Watch Bannon Ally, Chinese Exile Arrested For Alleged $1 Billion Fraud Scheme – Latest News
The Department of Justice (DOJ) arrested exiled Chinese businessman Miles Guo Wednesday for allegedly “orchestrating” an over $1 billion dollar fraud conspiracy, the agency announced.
Ho Wan Kwok, a.k.a Guo Wengui or Miles Guo, was charged with “wire fraud, securities fraud, bank fraud and money laundering charges,” the U.S. Attorney’s Office in the Southern District of New York announced. Guo, an ally of Steve Bannon, made his fortune in real estate before purportedly fleeing the People’s Republic of China (PRC) in 2017 in fear of General Secretary Xi Jinping’s anti-corruption campaigns, according to The New York Times. (RELATED: Dem Rep Denies Membership In Orgs With Alleged Chinese Intel Ties, But Photos And Documents Suggest Otherwise)
“As alleged, Ho Wan Kwok, known to many as ‘Miles Guo,’ led a complex conspiracy to defraud thousands of his online followers out of over $1 billion dollars,” U.S. Attorney Damian Williams said on Wednesday, according to the DOJ press release.
Guo allegedly lied about potential returns investors could expect if they funded his ventures including GTV Media Group, Himalaya Farm Alliance, G|CLUBS, and the Himalaya Exchange, according to the DOJ.
“Kwok is charged with lining his pockets with the money he stole, including buying himself and his close relatives, a 50,000 square foot mansion, a $3.5 million Ferrari, and even two $36,000 mattresses, and financing a $37 million luxury yacht,” Williams said.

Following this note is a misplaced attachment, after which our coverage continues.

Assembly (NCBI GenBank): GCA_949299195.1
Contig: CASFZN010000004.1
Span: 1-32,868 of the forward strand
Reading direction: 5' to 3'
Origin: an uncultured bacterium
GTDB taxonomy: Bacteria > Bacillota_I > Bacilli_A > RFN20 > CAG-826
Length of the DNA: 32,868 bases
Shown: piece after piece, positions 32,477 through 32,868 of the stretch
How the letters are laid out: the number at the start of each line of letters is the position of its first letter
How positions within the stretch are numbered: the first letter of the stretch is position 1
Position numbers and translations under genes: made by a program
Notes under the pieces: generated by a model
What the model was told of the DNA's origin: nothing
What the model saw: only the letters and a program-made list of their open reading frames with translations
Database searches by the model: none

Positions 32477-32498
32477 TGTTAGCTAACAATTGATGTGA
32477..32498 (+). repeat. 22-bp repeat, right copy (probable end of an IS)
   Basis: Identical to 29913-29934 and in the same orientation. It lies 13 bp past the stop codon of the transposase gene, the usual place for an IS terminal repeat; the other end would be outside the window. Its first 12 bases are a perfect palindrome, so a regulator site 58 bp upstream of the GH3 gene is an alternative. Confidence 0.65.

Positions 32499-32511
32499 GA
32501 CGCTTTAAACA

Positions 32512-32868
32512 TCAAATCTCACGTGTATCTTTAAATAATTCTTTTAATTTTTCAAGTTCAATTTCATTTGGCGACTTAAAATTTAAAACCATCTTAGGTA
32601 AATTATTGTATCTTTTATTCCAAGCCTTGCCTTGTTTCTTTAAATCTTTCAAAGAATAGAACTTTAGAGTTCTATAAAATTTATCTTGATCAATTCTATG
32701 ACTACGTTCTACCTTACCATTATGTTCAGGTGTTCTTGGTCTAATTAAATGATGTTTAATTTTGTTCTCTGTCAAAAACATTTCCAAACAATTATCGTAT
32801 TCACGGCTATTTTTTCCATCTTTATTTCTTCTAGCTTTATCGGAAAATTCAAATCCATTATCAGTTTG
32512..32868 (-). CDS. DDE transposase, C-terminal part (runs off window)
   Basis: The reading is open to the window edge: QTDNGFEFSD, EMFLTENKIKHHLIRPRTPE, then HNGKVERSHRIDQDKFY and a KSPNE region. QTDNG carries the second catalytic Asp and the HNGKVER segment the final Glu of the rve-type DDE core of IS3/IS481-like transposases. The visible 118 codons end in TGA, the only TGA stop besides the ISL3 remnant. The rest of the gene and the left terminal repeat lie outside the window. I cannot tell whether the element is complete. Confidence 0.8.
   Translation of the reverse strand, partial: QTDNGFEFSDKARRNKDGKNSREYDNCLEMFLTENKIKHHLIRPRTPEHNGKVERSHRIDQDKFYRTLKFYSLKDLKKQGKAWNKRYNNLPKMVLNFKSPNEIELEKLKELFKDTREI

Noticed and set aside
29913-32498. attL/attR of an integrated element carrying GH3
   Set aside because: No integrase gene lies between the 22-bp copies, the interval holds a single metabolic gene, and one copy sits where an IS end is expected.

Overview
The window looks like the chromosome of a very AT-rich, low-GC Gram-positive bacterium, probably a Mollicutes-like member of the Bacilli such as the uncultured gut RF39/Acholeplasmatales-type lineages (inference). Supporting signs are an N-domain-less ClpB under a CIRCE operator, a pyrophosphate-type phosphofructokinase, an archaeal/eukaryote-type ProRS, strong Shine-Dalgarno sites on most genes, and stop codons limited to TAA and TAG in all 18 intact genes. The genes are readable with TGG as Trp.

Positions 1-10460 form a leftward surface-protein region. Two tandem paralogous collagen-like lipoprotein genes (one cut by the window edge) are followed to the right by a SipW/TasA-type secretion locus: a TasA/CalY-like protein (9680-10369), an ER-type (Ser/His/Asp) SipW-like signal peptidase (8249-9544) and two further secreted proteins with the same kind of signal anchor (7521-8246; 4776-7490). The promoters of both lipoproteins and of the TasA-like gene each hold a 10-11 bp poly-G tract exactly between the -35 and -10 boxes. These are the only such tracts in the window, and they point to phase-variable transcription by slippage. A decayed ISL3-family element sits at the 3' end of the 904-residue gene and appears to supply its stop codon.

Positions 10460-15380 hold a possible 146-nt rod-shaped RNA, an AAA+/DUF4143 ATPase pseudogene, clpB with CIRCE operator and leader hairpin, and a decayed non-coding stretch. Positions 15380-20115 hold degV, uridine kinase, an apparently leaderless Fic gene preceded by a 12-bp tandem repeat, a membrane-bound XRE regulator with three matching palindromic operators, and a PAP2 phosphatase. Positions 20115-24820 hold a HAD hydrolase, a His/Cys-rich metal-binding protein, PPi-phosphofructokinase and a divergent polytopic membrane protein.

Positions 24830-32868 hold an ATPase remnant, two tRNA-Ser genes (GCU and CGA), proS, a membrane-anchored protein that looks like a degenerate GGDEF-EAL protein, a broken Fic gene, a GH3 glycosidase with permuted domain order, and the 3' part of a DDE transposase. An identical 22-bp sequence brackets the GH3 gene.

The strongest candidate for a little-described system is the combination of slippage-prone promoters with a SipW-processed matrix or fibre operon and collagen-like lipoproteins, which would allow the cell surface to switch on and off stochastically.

The Securities and Exchange Commission (SEC) also charged Guo and his “longtime financial advisor,” Kin Ming Je, for “their involvement in registered and fraudulent offerings that raised more than $850 million,” a press release announced.
Bannon, with whom Guo formed GTV Media Group in April 2020, was arrested aboard Guo’s yacht in August 2020 for wire fraud and other charges related to a fundraiser in August 2020.
“The indictment today alleges the defendants were behind an elaborate scheme that defrauded thousands of individuals of over one billion dollars,” FBI Assistant Director Michael J. Driscoll said, according to the DOJ’s announcement.
“Fraudulent investment scams make victims out of innocent people, ultimately harming the public’s confidence in the integrity of financial systems,” said Driscoll. “The FBI continues to make investigating complex financial crimes a top priority, and anyone attempting these crimes will be made to face the consequences in the criminal justice system.”
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